Pass Notes: Mental Health Awareness Week
That song’s going to be in your head all day, now…
Age: Good question. It’ll come to me…I think it was set up in 2001 by the Mental Health Foundation.
Did you just Google that? Yes.
Appearance: Lots of social media posts, articles and adverts with the message that #KindnessMatters and #It’sOkNotToBeOk. Quite possibly accompanied by scenic pictures, dulcet tones and emotive music.
MWAH! Aww, a virtual kiss, isn’t that lovely. Right back atcha, buddy. Erm, I’m very fond of you too. But it’s MHAW. For ‘Mental Health Awareness Week’. Which it is, this week.
Oh! Haha, silly me. ‘Course it is… *ahem* So what’s that all about, then? It’s to raise awareness of mental health issues, to help reduce the stigmas around it, and to help people find practical ways to be healthy mentally.
I see. Sounds very worthy and all that, but I’ve kinda got enough on my plate, what with all this staying alert and all. Not to mention the rest of it. Well, absolutely. Even without the current situation, lots of people struggle with their mental health and feel they can’t talk about it. That might be you, or maybe someone you know. So, it’s more important than ever.
Stigma of being down in the dumps? That’s not even worthy of a groan. It is worth noting here that humour, or very feeble attempts at humour, are a classic coping mechanism when it comes to dealing with serious, difficult subject matter. Without making light of the subject itself, of course.
Which is what you’re doing here, via a blatantly nicked formula from a popular broadsheet newspaper column? Yup.
Tell me more about these stigmas. There’s a lot more openness than there used to be, but there are still be a lot of negative connotations when it comes to mental health stuff.
Such as? Weak, self-indulgent, attention-seeking, over-emotional. An inability to cope with life. Character flaws. These things don’t really come up in discussions around physical health.
Eeek. These might be messages that have been reinforced throughout your whole life, even from well-meaning people who love you dearly and want you to be happy.It’s hard to completely shake the nagging, persistent thoughts, even when you know better than to believe them. They are what stop a lot of people from getting help, or from talking about it.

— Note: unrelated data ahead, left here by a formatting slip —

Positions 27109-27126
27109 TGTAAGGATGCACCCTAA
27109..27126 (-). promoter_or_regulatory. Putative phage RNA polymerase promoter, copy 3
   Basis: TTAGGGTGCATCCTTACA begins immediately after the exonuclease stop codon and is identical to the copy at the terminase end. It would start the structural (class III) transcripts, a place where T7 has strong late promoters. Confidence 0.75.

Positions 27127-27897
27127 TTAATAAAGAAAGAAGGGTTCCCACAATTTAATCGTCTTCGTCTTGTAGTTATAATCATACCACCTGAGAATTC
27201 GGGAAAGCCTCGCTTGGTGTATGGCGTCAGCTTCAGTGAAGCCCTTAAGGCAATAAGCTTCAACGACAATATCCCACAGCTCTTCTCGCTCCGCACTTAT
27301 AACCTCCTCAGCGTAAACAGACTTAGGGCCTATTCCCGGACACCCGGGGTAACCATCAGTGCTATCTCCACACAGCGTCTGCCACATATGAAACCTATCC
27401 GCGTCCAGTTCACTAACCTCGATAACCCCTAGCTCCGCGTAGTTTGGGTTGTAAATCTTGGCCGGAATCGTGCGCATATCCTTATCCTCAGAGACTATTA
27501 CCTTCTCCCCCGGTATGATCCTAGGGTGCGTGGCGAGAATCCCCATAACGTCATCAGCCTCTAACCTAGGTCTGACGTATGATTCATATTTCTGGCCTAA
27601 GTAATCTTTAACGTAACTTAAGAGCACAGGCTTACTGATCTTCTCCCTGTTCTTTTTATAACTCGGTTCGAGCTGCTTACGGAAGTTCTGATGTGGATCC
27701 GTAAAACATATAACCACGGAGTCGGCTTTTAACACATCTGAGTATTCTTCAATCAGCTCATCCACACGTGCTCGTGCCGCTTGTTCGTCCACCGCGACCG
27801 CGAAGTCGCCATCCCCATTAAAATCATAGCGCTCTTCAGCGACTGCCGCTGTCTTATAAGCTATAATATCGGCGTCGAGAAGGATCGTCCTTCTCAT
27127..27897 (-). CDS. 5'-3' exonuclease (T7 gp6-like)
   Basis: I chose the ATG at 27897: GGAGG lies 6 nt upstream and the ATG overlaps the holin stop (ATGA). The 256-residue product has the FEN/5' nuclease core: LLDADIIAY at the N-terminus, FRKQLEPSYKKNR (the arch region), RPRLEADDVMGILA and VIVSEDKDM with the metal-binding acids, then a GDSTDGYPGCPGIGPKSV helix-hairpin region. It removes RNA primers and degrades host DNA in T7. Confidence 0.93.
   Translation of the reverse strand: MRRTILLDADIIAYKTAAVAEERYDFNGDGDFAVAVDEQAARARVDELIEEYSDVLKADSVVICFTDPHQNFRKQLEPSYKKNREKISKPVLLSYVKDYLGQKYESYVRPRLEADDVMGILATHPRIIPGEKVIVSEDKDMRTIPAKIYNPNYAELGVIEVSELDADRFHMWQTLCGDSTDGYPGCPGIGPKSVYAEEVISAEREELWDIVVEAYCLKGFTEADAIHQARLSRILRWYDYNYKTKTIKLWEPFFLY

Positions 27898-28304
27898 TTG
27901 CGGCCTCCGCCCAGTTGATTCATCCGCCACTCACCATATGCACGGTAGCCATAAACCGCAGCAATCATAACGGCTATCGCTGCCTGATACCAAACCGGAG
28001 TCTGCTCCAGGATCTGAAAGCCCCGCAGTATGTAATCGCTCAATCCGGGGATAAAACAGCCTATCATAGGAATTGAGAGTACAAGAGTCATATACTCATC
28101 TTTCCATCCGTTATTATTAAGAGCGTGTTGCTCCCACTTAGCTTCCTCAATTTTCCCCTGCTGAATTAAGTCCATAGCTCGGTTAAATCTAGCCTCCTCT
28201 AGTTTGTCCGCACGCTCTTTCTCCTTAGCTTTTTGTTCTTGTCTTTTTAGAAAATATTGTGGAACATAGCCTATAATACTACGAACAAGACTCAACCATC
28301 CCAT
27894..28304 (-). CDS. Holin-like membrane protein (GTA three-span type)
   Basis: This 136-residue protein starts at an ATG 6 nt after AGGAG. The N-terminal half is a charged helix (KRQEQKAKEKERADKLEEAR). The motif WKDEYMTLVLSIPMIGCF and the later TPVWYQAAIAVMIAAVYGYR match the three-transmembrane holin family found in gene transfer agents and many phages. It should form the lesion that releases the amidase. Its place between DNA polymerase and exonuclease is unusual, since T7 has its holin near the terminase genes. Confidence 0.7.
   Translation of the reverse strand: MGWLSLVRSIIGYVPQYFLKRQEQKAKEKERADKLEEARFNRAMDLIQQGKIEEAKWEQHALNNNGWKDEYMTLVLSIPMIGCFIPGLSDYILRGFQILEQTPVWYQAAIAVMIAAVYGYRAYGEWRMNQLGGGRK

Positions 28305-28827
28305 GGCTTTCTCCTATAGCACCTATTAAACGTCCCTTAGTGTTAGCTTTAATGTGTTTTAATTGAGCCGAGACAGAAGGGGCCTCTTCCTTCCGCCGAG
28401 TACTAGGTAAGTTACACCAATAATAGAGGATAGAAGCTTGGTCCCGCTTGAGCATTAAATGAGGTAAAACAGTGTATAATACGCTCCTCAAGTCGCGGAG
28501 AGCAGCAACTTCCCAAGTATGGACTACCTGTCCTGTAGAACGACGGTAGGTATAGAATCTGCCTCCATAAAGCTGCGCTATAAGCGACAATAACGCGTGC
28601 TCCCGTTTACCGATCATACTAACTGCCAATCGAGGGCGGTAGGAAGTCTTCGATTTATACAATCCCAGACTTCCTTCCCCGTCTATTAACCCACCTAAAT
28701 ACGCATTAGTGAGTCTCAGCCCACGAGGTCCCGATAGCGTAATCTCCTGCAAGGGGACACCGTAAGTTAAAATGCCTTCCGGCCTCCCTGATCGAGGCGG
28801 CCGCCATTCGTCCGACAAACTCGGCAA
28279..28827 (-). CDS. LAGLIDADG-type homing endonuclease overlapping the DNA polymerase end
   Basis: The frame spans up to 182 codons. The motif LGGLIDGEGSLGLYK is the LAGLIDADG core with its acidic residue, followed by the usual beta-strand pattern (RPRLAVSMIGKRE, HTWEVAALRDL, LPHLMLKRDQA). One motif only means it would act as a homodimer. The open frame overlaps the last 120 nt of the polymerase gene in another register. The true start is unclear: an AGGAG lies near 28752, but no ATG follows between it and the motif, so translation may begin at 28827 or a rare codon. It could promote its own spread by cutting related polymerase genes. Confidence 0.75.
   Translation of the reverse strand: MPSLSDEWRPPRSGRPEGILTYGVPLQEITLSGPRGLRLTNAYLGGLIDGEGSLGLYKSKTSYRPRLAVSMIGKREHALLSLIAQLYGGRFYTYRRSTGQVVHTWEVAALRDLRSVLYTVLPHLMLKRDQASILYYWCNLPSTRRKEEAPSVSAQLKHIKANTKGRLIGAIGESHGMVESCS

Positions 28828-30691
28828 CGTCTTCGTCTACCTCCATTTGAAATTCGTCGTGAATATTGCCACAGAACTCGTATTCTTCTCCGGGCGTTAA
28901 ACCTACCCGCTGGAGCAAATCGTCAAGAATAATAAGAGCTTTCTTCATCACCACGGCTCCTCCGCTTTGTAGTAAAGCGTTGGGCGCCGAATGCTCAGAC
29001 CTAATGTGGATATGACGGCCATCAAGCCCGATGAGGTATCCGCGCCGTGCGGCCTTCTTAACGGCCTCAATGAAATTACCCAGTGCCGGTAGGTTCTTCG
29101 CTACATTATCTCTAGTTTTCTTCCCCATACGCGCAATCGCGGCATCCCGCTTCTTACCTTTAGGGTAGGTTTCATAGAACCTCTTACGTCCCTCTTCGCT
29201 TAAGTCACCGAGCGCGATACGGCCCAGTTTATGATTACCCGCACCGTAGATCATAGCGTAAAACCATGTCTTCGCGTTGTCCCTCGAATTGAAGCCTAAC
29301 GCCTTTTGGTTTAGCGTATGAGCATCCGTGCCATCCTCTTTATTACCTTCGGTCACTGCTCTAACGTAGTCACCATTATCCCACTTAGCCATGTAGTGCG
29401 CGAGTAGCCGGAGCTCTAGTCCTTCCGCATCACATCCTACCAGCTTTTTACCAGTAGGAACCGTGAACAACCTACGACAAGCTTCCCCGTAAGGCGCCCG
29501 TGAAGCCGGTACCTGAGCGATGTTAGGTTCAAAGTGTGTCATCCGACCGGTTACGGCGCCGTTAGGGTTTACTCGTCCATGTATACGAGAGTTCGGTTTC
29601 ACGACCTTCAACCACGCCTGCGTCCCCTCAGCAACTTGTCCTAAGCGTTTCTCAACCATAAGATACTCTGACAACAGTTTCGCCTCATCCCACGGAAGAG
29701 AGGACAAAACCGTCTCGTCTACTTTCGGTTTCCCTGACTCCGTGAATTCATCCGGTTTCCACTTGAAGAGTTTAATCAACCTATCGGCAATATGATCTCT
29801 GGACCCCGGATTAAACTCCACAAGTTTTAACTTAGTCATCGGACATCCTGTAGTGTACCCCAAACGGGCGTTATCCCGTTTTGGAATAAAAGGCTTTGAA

Understandable, really. These stigmas are what has stopped me from being more open about it, too. I was worried about what people would think, and still am a bit. Hopefully, the more chats like this we have, the more we’ll start to counteract them. If you hear messages like ‘It’s ok not to be ok’ often enough, maybe you’ll start letting yourself believe them. Maybe they’ll eventually become as ingrained as those stigmas once were.
Can I have a pound every time you mention stigmas? Cheeky.
Fancy a cuppa? Good idea.Sometimes, the simplest actions do help you to feel better and get out of your own head. Having a break from newsfeeds and social media. Getting out into nature for some fresh air, being absorbed in a book or lost in music, the rhythmic movements of walking, running, dancing. Creating, gardening, cooking. Talking to a friend, watching some guilty pleasure trashy tv. Doing something to help someone else. Small, positive actions. Everyone will have their own list of things that help them feel refreshed, recharged and relaxed.
Love a bit of Morris Dancing, me. That’s nice. As helpful as these actions are though, sometimes they’re just not going to cut it. What do you do when you’re struggling to get moving at all? Depending on what you’re dealing with mental health wise, the smallest things can take a monumental effort. You might not want to face the world even for a gentle walk. Your mind could be spinning so much that it’s impossible to read more than one line of a book. If you feel like you need help, there is no shame in asking for it. Asking for help can be a massive hurdle to get over, especially if it feels like an admission of weakness.
You mean like talking to a pal? If you’re lucky enough to have someone to talk to who you trust, this could be a great place to start. You might be reluctant to bother them with your troubles, apologise a lot, and feel very vulnerable doing it. But sharing it with someone can be an enormous relief and is often the first step towards things improving.
I see. *awkward silence* You’re looking worried.
Well…if someone was to open up to me about this kind of thing, I don’t know if I’d have had a clue how to respond. Don’t worry. You’re not expected to have the answers, or to fix anything. Just being there, listening and not running away afterwards can make a massive difference. For your friend to be able to say it out loud, maybe for the first time ever, and for the world not to fall apart: that’s a big deal. They have opened up to you and you have let them know that you are still there for them, and that it’s ok.